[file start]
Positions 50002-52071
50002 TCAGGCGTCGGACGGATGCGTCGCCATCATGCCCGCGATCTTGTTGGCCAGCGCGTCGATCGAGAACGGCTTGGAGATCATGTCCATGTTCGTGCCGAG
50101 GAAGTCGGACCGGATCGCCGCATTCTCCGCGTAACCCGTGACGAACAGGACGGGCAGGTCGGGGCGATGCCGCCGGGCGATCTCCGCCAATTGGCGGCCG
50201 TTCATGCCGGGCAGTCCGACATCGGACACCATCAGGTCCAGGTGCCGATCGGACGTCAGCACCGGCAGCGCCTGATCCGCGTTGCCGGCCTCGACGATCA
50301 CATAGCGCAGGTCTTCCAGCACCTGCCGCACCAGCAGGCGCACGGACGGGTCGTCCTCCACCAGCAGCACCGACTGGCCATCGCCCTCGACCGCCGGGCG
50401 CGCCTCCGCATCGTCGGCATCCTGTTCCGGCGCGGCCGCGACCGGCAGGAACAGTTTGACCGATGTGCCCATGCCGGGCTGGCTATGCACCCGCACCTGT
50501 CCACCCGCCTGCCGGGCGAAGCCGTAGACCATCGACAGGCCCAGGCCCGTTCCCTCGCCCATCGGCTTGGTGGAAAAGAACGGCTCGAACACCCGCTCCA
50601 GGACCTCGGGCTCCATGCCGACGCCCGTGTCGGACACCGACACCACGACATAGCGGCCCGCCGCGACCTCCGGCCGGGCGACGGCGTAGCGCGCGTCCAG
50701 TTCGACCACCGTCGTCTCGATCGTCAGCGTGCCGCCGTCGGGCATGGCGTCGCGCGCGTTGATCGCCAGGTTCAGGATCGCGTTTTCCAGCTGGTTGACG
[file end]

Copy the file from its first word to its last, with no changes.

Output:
Positions 50002-52071
50002 TCAGGCGTCGGACGGATGCGTCGCCATCATGCCCGCGATCTTGTTGGCCAGCGCGTCGATCGAGAACGGCTTGGAGATCATGTCCATGTTCGTGCCGAG
50101 GAAGTCGGACCGGATCGCCGCATTCTCCGCGTAACCCGTGACGAACAGGACGGGCAGGTCGGGGCGATGCCGCCGGGCGATCTCCGCCAATTGGCGGCCG
50201 TTCATGCCGGGCAGTCCGACATCGGACACCATCAGGTCCAGGTGCCGATCGGACGTCAGCACCGGCAGCGCCTGATCCGCGTTGCCGGCCTCGACGATCA
50301 CATAGCGCAGGTCTTCCAGCACCTGCCGCACCAGCAGGCGCACGGACGGGTCGTCCTCCACCAGCAGCACCGACTGGCCATCGCCCTCGACCGCCGGGCG
50401 CGCCTCCGCATCGTCGGCATCCTGTTCCGGCGCGGCCGCGACCGGCAGGAACAGTTTGACCGATGTGCCCATGCCGGGCTGGCTATGCACCCGCACCTGT
50501 CCACCCGCCTGCCGGGCGAAGCCGTAGACCATCGACAGGCCCAGGCCCGTTCCCTCGCCCATCGGCTTGGTGGAAAAGAACGGCTCGAACACCCGCTCCA
50601 GGACCTCGGGCTCCATGCCGACGCCCGTGTCGGACACCGACACCACGACATAGCGGCCCGCCGCGACCTCCGGCCGGGCGACGGCGTAGCGCGCGTCCAG
50701 TTCGACCACCGTCGTCTCGATCGTCAGCGTGCCGCCGTCGGGCATGGCGTCGCGCGCGTTGATCGCCAGGTTCAGGATCGCGTTTTCCAGCTGGTTGACG